| NEW YORK
NEW YORK Tyco International Ltd TYC.N chief Ed Breen has spent nearly a decade cleaning up the U.S. conglomerate, paying down debt and slimming down the company to just three integrated divisions.
His efforts were recognized this week when Tyco shares jumped 10 percent on signs French industrial giant Schneider Electric SA (SCHN.PA) has its eye on the company, which specializes in home security systems.
Despite Schneider's carefully worded denial on Wednesday that it was not "currently" in talks with Tyco, it has become abundantly clear Tyco is in play.
And even if the courtship comes to nothing, there are likely other suitors, analysts and bankers say, pointing to conglomerates such as United Technologies Corp (UTX.N), Honeywell International Inc (HON.N), ABB Ltd ABBN.VX and Siemens AG (SIEGn.DE).
Diversified industrial companies are watching closely and could be interested in bits and pieces of Tyco if not the whole company, said a source with knowledge of the situation.
Breen "has shown a real willingness to dismantle the company, let assets find their logical home," said Jeff Sprague, Managing Partner at Vertical Research Partners.
"He doesn't have any sentimental view about keeping (Tyco) together and doesn't have the empire-building instincts a lot of CEOs have."
Just the opposite. In 2007, Breen shepherded a massive break-up of the company, spinning off its healthcare and electronics arms in stand-alone companies now called Covidien Plc COV.N and TE Connectivity Ltd (TEL.N), respectively.
Tyco, the parent of ADT Worldwide, which also makes fire and safety equipment and flow control products used in the energy industry, now commands a $23 billion market value.
Interest in Tyco comes as a key market, U.S. commercial construction, looks poised to recover after a multi-year slump. New technology means residential monitoring has moved well beyond just alerting police to a break-in. Eventually, a homeowner will be able to use their smartphone to let in a housekeeper, or check on the kids while at work.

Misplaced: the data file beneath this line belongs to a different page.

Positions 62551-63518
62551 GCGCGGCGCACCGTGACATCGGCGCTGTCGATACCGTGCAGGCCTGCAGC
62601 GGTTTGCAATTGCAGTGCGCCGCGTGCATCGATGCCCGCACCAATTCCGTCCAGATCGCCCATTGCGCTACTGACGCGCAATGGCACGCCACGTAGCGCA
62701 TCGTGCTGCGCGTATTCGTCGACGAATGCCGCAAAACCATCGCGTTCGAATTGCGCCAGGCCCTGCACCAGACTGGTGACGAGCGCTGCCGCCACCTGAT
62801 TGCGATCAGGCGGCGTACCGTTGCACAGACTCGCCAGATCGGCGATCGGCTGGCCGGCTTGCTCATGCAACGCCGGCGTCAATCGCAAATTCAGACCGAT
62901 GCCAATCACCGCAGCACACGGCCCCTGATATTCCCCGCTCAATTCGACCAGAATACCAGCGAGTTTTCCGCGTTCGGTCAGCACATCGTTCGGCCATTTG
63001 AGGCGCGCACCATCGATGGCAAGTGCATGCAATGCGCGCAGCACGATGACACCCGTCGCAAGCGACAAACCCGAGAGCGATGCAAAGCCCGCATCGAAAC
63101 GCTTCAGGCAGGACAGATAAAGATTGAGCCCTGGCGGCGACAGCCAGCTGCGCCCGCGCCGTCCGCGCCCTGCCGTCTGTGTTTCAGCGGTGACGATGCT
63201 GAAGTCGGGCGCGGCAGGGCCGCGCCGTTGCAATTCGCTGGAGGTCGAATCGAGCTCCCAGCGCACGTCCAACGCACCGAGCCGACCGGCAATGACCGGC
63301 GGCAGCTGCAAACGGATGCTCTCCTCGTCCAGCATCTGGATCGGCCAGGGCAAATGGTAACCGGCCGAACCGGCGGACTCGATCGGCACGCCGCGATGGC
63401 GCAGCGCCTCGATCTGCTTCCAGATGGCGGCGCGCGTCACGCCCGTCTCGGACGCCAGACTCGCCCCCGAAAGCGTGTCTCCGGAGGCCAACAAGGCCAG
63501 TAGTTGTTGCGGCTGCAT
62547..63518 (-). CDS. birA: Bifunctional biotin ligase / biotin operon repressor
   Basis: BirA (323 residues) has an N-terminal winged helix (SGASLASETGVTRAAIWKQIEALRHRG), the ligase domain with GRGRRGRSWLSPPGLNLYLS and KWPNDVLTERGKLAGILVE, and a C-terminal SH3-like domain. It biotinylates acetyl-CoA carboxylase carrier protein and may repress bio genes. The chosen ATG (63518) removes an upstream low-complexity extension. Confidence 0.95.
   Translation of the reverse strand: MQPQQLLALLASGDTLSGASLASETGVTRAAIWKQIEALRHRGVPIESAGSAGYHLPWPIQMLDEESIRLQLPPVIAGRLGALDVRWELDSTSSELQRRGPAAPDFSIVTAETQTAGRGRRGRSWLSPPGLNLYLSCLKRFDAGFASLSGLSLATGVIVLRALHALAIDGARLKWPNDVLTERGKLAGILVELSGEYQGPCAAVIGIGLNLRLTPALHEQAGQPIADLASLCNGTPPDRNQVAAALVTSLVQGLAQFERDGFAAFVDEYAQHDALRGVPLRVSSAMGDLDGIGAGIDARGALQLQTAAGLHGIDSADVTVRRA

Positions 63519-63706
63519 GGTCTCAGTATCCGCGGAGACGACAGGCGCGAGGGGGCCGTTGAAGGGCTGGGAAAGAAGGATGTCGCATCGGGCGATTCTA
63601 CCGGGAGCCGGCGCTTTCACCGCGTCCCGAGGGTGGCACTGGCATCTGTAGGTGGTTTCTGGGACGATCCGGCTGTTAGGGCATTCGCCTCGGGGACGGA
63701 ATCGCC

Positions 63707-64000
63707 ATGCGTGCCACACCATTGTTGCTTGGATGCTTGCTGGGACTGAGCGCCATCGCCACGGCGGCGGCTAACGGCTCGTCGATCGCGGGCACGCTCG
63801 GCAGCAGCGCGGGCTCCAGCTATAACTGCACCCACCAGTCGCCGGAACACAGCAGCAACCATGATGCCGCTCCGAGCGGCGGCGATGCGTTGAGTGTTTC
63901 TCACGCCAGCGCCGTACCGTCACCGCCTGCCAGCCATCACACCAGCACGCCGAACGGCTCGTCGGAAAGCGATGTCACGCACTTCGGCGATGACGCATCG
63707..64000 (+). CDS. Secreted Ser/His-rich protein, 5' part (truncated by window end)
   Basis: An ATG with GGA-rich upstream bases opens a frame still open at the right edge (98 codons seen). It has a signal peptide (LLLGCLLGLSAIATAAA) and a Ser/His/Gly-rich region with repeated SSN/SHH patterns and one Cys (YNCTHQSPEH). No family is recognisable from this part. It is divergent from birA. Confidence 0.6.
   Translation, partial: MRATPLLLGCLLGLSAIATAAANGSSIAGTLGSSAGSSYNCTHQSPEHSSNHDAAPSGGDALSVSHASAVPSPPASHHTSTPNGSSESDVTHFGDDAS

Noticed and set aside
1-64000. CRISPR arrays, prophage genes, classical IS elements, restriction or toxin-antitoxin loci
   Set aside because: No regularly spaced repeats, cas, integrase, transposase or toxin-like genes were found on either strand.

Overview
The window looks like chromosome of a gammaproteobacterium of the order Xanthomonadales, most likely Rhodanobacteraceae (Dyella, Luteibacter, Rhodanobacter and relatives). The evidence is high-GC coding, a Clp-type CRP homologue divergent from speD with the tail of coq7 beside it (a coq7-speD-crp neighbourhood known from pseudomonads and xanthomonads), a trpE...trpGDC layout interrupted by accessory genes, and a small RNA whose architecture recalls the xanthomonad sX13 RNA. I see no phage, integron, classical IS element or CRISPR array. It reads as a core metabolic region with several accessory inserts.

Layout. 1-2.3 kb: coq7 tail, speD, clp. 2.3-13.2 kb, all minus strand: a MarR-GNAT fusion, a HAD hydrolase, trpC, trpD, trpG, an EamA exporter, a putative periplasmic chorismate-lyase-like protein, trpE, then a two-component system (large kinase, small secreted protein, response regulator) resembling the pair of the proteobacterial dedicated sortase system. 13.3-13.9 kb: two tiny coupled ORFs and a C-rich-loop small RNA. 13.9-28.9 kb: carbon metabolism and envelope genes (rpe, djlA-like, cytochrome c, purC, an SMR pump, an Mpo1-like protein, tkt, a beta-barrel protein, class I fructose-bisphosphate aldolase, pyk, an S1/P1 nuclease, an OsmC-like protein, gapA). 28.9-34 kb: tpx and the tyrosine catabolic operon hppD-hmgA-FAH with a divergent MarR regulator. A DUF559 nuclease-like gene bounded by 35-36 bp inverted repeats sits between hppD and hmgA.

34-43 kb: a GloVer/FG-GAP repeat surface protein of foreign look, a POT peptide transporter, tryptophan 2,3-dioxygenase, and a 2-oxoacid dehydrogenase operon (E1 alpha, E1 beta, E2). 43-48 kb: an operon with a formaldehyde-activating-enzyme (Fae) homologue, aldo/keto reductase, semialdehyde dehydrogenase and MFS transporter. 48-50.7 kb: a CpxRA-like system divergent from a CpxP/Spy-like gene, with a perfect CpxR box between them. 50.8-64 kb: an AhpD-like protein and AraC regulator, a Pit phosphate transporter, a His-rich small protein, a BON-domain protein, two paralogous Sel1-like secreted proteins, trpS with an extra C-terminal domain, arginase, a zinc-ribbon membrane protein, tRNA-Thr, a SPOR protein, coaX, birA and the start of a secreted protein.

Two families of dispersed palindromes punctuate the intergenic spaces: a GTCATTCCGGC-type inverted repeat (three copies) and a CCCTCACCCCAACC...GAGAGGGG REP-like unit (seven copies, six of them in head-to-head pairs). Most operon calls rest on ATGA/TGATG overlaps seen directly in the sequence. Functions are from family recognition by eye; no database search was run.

Tyco's security monitoring business, by offering a conduit into homes, could attract companies such as Germany's Siemens, or United Technologies and Honeywell, which all make complementary products such as sensors, cameras and keypads.
Tyco offers them a high-tech, fast-response monitoring service with strong, consistent cash flow. Telecommunications and cable providers, such as Verizon Communications Inc (VZ.N) or Comcast Corp (CMCSA.O), could also benefit from Tyco's know-how.
HURDLES TO A DEAL
Tyco has reinvented itself in the decade since a fraud scandal landed former CEO Dennis Kozlowski in prison. The case became synonymous with corporate excess. Among other indiscretions, Kozlowski lavishly spent Tyco money to decorate his Manhattan apartment with item such as a $6,000 shower curtain and a $15,000 umbrella stand.
Tyco's high market cap is an obstacle to all but the best-capitalized companies, such as General Electric Co (GE.N). But many, GE and United Tech among them, have made clear they do not have the appetite for huge deals right now.